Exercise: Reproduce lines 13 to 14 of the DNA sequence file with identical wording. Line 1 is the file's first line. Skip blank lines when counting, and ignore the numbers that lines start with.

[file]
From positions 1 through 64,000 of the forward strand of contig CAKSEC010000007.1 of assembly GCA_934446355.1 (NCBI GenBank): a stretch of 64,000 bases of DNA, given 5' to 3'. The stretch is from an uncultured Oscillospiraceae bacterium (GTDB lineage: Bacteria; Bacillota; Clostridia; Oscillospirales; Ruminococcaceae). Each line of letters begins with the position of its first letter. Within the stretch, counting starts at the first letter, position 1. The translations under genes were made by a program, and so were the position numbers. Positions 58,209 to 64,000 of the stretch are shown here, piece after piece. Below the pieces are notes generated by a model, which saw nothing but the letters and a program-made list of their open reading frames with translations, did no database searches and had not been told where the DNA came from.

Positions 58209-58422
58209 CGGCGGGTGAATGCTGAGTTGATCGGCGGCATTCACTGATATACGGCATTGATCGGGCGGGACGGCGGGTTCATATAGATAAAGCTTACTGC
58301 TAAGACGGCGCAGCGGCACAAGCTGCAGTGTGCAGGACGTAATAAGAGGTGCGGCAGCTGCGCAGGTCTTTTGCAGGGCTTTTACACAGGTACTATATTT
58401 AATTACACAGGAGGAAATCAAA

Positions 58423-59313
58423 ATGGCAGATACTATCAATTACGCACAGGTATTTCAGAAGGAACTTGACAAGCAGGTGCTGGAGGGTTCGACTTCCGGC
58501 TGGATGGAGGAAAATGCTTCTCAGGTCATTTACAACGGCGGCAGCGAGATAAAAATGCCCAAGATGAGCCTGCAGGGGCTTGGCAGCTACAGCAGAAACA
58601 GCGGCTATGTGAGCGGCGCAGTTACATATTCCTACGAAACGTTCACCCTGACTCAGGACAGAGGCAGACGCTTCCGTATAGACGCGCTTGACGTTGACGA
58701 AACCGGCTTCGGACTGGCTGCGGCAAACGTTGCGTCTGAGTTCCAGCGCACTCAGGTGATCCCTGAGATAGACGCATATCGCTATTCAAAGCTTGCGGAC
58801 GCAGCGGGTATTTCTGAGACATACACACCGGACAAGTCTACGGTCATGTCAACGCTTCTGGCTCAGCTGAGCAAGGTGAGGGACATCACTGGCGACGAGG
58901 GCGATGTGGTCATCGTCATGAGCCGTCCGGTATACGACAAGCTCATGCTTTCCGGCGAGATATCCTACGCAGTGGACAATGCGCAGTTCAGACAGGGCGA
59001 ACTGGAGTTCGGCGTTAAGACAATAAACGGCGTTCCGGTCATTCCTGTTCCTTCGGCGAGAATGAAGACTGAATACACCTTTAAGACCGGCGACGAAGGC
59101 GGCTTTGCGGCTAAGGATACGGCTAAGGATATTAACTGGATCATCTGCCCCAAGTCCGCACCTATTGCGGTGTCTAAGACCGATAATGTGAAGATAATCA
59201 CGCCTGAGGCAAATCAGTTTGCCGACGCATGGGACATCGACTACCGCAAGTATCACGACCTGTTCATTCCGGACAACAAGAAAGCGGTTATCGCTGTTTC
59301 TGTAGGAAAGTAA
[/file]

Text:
59001 ACTGGAGTTCGGCGTTAAGACAATAAACGGCGTTCCGGTCATTCCTGTTCCTTCGGCGAGAATGAAGACTGAATACACCTTTAAGACCGGCGACGAAGGC
59101 GGCTTTGCGGCTAAGGATACGGCTAAGGATATTAACTGGATCATCTGCCCCAAGTCCGCACCTATTGCGGTGTCTAAGACCGATAATGTGAAGATAATCA